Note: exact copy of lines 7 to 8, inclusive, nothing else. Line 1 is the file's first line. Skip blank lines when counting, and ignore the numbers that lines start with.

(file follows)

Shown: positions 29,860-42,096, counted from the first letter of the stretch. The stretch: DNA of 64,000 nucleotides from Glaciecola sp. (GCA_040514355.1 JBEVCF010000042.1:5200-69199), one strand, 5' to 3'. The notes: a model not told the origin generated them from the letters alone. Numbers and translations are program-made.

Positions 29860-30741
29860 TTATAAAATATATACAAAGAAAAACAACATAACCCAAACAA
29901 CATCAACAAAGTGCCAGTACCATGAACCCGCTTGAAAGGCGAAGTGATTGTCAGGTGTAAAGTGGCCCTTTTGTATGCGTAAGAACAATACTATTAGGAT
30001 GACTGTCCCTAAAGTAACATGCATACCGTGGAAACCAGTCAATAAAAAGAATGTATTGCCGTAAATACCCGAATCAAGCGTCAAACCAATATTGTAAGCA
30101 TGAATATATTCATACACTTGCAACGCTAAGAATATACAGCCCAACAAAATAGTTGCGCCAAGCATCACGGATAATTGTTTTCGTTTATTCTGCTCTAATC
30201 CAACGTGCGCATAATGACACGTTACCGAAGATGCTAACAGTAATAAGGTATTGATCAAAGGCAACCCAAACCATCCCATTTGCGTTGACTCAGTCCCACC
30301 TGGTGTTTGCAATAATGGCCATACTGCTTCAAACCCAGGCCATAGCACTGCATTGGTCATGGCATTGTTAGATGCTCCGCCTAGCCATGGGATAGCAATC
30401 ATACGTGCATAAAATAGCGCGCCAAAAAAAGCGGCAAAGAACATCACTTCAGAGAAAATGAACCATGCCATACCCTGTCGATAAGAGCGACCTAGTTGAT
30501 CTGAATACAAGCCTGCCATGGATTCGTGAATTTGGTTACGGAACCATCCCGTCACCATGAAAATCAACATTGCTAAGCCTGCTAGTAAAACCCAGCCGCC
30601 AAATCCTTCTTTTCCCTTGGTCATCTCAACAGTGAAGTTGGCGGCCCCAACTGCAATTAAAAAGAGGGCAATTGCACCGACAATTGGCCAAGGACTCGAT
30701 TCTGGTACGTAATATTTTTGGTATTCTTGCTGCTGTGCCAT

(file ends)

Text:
30201 CAACGTGCGCATAATGACACGTTACCGAAGATGCTAACAGTAATAAGGTATTGATCAAAGGCAACCCAAACCATCCCATTTGCGTTGACTCAGTCCCACC
30301 TGGTGTTTGCAATAATGGCCATACTGCTTCAAACCCAGGCCATAGCACTGCATTGGTCATGGCATTGTTAGATGCTCCGCCTAGCCATGGGATAGCAATC